State v. Palacio, COA22-231, ___ N.C. App. ___ (Feb. 21, 2023)

In this Onslow County case, defendant appealed his convictions for statutory rape, incest, and indecent liberties with a child. Defendant argued (1) a missing page of the transcript justified a new trial; (2) error in denying his motion to dismiss the incest charge; (3) error in denying his motion to suppress; and (4) a clerical error in the judgment required remand. The Court of Appeals did not find justification for a new trial or error with denial of the motion to suppress, but did vacate defendant’s incest conviction and remanded the case for correction of the clerical error on the judgment and resentencing. 

In 2018, the 15-year-old victim of defendant’s sexual advances moved in with defendant and his wife in Jacksonville. The victim is the daughter of defendant’s wife’s sister, making her defendant’s niece by affinity, not consanguinity. During several encounters, defendant made sexual advances and eventually engaged in sexual contact with the victim, and she reported this conduct to her father, who called the police. Prior to his trial, defendant moved to suppress statements made to after his arrest by the Onslow County Sheriff’s Office, but the trial court denied the motion. 

Reviewing (1), the Court of Appeals explained that a missing page from a trial transcript does not automatically justify a new trial. Instead, the applicable consideration is whether the lack of a verbatim transcript deprives the defendant of a meaningful right to appeal, and the court looked to the three-part test articulated in State v. Yates, 262 N.C. App. 139 (2018). Because defendant and his counsel “made sufficient reconstruction efforts that produced an adequate alternative to a verbatim transcript, he was not deprived of meaningful appellate review.” Slip Op. at 9.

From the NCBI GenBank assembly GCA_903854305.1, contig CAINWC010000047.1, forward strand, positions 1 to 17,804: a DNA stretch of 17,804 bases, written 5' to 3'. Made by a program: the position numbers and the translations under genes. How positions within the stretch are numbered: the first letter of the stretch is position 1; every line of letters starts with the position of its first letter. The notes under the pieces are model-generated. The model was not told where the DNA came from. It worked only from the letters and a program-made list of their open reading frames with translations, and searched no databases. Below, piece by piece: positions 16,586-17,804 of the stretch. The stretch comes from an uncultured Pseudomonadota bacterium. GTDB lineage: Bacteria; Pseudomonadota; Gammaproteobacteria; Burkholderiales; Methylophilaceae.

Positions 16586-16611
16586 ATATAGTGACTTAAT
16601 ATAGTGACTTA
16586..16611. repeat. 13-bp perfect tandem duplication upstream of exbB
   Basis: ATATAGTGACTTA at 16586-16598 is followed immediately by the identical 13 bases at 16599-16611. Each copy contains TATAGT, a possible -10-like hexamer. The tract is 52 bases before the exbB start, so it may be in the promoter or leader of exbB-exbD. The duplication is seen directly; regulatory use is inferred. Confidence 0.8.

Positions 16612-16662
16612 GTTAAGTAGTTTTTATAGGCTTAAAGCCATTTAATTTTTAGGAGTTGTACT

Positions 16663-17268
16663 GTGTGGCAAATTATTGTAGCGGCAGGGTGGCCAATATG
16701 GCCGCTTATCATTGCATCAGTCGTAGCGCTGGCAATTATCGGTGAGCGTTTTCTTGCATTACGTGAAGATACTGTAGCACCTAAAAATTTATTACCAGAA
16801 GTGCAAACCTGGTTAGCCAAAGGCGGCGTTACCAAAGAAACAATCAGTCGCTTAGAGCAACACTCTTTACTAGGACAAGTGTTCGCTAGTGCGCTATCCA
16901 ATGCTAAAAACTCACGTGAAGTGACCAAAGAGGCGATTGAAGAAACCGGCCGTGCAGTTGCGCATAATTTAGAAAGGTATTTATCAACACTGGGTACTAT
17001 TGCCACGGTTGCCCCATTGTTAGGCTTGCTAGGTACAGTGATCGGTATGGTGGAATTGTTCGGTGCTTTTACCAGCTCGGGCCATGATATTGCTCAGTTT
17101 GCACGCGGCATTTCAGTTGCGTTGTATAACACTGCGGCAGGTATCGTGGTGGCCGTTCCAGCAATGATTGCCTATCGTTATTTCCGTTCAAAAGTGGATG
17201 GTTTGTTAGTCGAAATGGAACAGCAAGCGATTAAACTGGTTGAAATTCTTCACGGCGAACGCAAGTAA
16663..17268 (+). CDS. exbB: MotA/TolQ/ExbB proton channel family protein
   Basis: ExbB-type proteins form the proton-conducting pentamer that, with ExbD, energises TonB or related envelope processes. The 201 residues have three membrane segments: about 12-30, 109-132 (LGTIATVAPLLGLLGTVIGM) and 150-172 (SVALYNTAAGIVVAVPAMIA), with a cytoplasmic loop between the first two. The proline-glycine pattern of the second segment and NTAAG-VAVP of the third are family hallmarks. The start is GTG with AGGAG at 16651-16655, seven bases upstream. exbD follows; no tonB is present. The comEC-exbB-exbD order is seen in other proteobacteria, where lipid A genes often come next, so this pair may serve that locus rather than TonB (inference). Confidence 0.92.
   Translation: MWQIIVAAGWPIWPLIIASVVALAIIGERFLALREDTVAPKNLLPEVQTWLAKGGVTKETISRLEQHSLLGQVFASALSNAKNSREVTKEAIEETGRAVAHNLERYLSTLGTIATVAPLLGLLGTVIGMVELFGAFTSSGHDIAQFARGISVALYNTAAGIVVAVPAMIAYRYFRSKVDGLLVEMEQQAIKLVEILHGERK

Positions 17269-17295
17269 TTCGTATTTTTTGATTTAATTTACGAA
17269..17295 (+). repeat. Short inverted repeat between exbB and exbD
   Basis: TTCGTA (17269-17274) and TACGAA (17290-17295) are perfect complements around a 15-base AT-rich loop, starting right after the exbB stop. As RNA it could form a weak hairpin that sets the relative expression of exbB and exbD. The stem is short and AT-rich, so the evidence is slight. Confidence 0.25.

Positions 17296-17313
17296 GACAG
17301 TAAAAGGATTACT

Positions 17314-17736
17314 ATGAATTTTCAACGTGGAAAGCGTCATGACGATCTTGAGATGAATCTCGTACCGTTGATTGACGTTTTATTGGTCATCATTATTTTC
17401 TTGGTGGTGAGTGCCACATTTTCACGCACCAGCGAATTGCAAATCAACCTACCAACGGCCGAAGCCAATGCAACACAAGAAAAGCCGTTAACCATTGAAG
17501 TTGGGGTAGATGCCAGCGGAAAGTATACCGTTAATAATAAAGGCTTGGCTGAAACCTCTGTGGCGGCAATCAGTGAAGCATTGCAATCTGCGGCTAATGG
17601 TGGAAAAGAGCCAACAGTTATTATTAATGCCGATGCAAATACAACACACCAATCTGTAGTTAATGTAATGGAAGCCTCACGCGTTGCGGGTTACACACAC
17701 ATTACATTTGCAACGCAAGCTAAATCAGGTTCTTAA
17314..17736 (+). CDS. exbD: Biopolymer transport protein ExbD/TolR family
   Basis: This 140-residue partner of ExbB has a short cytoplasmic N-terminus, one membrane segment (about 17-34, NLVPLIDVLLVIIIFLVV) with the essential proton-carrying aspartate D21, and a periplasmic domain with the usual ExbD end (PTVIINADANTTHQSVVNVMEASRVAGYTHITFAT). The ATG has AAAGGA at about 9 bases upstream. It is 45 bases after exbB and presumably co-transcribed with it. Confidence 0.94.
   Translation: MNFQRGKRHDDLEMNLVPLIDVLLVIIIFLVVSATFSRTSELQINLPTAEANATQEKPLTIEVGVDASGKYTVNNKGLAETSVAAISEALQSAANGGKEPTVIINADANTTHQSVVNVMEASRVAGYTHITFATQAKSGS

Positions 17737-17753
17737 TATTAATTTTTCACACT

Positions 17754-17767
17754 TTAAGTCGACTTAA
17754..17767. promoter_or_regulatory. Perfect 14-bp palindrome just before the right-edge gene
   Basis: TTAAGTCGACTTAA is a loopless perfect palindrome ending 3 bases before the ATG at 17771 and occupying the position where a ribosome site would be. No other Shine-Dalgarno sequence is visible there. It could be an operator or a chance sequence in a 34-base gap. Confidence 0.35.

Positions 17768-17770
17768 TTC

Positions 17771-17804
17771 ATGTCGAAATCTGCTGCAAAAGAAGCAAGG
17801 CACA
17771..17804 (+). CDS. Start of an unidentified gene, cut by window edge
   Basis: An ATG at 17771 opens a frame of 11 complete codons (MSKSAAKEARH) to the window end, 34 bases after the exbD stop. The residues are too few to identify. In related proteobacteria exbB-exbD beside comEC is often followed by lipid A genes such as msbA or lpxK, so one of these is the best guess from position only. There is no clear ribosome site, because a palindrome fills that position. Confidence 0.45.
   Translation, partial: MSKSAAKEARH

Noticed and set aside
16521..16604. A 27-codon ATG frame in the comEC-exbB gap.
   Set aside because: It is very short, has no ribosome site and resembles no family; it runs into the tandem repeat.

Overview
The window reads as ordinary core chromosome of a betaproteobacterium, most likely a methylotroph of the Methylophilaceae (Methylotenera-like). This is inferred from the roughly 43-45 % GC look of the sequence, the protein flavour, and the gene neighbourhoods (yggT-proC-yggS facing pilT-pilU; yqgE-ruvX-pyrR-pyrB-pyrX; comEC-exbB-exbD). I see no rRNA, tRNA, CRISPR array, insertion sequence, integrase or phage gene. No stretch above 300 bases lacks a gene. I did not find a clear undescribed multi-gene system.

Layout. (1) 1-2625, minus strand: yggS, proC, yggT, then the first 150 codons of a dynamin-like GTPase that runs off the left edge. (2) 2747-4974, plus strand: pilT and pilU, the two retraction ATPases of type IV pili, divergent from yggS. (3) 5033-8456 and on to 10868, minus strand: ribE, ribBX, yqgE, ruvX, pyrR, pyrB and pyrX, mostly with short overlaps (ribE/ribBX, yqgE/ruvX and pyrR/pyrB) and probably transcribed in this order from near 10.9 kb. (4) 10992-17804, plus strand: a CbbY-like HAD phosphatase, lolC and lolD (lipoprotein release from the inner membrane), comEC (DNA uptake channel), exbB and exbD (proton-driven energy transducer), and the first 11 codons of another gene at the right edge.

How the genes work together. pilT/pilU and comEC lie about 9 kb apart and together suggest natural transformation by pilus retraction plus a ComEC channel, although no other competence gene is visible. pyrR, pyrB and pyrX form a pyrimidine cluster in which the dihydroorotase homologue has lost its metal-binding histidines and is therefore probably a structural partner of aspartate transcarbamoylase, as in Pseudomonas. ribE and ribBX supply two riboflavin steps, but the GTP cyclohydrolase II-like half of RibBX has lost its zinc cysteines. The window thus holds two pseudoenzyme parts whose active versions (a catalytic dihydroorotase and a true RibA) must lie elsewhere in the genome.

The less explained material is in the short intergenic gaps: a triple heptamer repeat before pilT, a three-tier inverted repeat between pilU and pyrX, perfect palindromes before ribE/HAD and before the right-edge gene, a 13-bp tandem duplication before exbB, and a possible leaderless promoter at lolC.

Turning to (2), the incest charge, the court agreed with defendant that “the term ‘niece’ in [G.S.] 14-178 does not include a niece-in-law for the purposes of incest.” Id. The opinion explored the history of the incest statute and common law in North Carolina in extensive detail, coming to the conclusion that a niece-in-law does not represent a niece for purposes of criminal incest. As an illustration of the “absurd results” under North Carolina law if a niece by affinity were included, “an individual could marry their niece-in-law . . . [but] that individual would be guilty of incest if the marriage were consummated.” Id. at 20. As a result, the court vacated defendant’s incest conviction.

Considering (3), inculpatory statements made by defendant after his arrest, the court considered defendant’s arguments that the findings of fact were incomplete, and that the evidence did not support that he made the statements voluntarily. The court disagreed on both points, explaining that findings of fact “need not summarize all the evidence presented at voir dire,” as long as “the findings are supported by substantial and uncontradicted evidence, as they are here.” Id. at 26. As for the voluntariness of the statements, the court detailed several different points where defendant received Miranda warnings, signed an advisement of rights form, and even made a joke about being familiar with the rights through his work as an active duty marine with a law enforcement role. 

For defendant’s final issue (4), the clerical error, the court agreed with defendant that the trial court had orally dismissed the sexual activity by a substitute parent charge prior to sentencing. Although the jury did convict defendant of this charge, the transcript clearly indicated the trial court dismissed the charge before consolidating the other charges for sentencing. Looking to the rule articulated in State v. Smith, 188 N.C. App. 842 (2008), the court found that remand for correction was the appropriate remedy for the clerical error in the judgment to ensure the record reflected the truth of the proceeding. 

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